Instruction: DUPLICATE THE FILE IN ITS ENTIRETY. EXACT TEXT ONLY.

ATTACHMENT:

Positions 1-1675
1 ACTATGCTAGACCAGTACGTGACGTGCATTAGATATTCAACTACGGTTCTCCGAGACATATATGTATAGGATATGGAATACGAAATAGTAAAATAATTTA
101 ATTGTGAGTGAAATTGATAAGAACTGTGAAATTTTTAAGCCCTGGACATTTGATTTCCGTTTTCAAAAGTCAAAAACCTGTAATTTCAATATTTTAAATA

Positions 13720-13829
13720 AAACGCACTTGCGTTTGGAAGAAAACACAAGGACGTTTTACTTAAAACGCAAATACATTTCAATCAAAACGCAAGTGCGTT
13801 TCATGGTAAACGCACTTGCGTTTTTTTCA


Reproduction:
Positions 1-1675
1 ACTATGCTAGACCAGTACGTGACGTGCATTAGATATTCAACTACGGTTCTCCGAGACATATATGTATAGGATATGGAATACGAAATAGTAAAATAATTTA
101 ATTGTGAGTGAAATTGATAAGAACTGTGAAATTTTTAAGCCCTGGACATTTGATTTCCGTTTTCAAAAGTCAAAAACCTGTAATTTCAATATTTTAAATA

Positions 13720-13829
13720 AAACGCACTTGCGTTTGGAAGAAAACACAAGGACGTTTTACTTAAAACGCAAATACATTTCAATCAAAACGCAAGTGCGTT
13801 TCATGGTAAACGCACTTGCGTTTTTTTCA